- witness the thousands of young people taking part in our NCS programmes this summer all of whom will design and deliver social action projects in their local communities to make a real difference through which they gain an understanding of the power of a dedicated team focused on a shared goal. Projects range from raising awareness on the dangers to self-esteem of body image to creating sensory gardens for older people in Care Homes, from clearing local parks of graffiti and litter to raising funds and awareness for local charities, from renovating local community rooms to running family fun days in deprived neighbourhoods.
Because at UFA we know that in SEEING the difference they make to others through their honest interventions based on their appraisal of what needs to be done differently, then young people feel that they matter; they feel that they are agents of change in their own and others’ lives; they see that not only do their opinions matter but that their actions can change things. Our young people need to be enfranchised:
“…..what is most disheartening is when people do not vote because they feel politicians do nothing for them. Often, the people who do not vote are right: politicians have done nothing for them. But, quite frankly, that is because under the current system, politicians won’t do anything for the people who do not vote. Politicians implement policies for the people who return them to power. Older people vote. Now see: triple-lock pensions, free bus passes and TV licences, protection from cuts.” (Hannah Jane Parkinson, Guardian, 28/6/16)
We teach young people and the adults who support them how to evaluate the level of real participation they are working at to give them a vocabulary to convince others in their organisations of their right to operate at the highest table. We use Roger Hart’s Ladder of Participation to start the conversation and you should see the jaws drop as the adults realise their school have been using manipulation, decoration and tokenism in their “student voice” efforts. “Participation can be defined as children taking part in and influencing processes, decisions, and activities that affect them, in order to achieve greater respect for their rights” (Lansdown, 2002). Perhaps the current political situation reflects too many generational lack of engagement with politics: “young people need to be at the table or they will end up being on the menu yet again.” (Michael Sani, from the youth voter movement Bite the Ballot)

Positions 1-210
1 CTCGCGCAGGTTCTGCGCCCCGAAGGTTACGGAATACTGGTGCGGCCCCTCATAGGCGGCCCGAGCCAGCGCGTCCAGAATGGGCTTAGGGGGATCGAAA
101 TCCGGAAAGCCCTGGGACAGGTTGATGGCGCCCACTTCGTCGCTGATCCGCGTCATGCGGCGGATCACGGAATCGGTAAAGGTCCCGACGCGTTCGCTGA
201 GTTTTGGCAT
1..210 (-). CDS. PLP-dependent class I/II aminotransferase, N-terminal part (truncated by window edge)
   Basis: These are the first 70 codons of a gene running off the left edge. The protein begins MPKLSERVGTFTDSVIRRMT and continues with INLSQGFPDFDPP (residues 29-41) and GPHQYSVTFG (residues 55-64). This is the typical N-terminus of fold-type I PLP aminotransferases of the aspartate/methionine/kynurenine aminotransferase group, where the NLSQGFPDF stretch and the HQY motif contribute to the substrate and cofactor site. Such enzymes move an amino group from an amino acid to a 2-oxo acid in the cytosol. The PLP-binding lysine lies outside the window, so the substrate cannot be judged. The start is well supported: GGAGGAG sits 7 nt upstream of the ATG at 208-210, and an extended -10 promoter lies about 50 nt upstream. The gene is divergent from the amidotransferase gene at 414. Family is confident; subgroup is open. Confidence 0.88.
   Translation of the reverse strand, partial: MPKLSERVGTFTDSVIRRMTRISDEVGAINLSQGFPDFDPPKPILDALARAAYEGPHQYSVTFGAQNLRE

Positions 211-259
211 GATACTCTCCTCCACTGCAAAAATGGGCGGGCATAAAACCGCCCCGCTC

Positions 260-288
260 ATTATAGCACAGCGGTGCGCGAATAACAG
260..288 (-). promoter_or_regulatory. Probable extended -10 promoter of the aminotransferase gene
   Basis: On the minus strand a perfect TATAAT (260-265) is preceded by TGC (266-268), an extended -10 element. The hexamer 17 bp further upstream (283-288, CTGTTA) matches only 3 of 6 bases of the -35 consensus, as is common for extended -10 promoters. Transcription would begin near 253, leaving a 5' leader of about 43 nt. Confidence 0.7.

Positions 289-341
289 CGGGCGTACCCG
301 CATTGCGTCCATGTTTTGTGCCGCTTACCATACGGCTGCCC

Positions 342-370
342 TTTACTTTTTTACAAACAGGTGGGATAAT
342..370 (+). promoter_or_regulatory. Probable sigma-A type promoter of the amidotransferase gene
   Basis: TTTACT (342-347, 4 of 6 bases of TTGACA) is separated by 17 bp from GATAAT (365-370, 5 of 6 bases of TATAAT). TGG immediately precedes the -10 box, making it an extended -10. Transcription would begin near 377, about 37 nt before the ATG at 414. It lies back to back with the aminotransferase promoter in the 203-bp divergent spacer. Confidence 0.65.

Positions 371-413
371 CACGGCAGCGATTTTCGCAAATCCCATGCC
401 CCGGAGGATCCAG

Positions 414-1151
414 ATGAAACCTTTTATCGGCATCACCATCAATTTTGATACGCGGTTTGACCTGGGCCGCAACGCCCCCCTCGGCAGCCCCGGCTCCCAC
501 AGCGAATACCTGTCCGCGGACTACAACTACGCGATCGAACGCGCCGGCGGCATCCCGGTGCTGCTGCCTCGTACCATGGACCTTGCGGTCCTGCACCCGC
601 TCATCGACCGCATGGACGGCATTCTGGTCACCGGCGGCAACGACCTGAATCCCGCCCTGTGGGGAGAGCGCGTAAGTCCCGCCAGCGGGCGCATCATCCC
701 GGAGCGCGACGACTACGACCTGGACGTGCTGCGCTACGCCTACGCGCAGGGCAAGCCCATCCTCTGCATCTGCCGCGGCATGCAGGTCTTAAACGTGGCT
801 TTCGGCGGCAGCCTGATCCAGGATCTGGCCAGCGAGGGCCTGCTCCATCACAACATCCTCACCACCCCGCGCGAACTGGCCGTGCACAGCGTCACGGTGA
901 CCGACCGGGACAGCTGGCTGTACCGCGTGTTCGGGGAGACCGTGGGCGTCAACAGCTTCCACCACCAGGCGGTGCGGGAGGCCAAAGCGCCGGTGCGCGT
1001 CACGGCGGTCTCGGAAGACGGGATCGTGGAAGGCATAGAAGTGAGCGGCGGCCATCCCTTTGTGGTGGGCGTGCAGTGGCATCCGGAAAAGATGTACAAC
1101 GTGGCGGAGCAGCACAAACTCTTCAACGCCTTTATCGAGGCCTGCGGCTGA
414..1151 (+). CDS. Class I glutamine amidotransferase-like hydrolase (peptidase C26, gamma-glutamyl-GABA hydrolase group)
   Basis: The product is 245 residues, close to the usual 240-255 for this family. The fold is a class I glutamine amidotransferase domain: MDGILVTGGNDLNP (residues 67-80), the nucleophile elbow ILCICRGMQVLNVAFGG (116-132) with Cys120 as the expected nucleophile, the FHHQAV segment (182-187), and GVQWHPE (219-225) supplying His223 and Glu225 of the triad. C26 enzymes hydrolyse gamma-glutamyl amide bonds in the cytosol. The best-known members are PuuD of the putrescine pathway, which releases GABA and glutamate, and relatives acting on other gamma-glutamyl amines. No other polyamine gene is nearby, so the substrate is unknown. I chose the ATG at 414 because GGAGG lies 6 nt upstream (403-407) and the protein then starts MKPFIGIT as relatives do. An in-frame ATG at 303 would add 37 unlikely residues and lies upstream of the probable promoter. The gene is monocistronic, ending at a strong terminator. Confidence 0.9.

I want young people WRITING some of the menu not just being force-fed its outputs. The UN convention of the rights of the child states that children have the right to be heard and taken seriously. So how do we teach them to articulate their voice and be heard in the right place at the right time in the right way? UFA seeks the top rungs of Hart’s ladder, training skilled facilitating adults to share their wisdom and experience with young people without taking over and training young people in the knowledge, skills and confidence they need to make wise decisions and take action accordingly. When young people own their actions, funnily enough they understand more about the complexities of real life and dig into their own learning more robustly as a result. Want responsible citizens who are able to weigh complex decisions such as whether to be part of an imperfect European Union or not? Want them to demand nuanced evidence based political debate? Want the future leaders of our country, our continent, our world to do a much better job than our current and past leaders? Train them early in the gritty demanding realities of leading authentic change in their own communities. Let’s get to it then – there’s no time to lose and much to gain!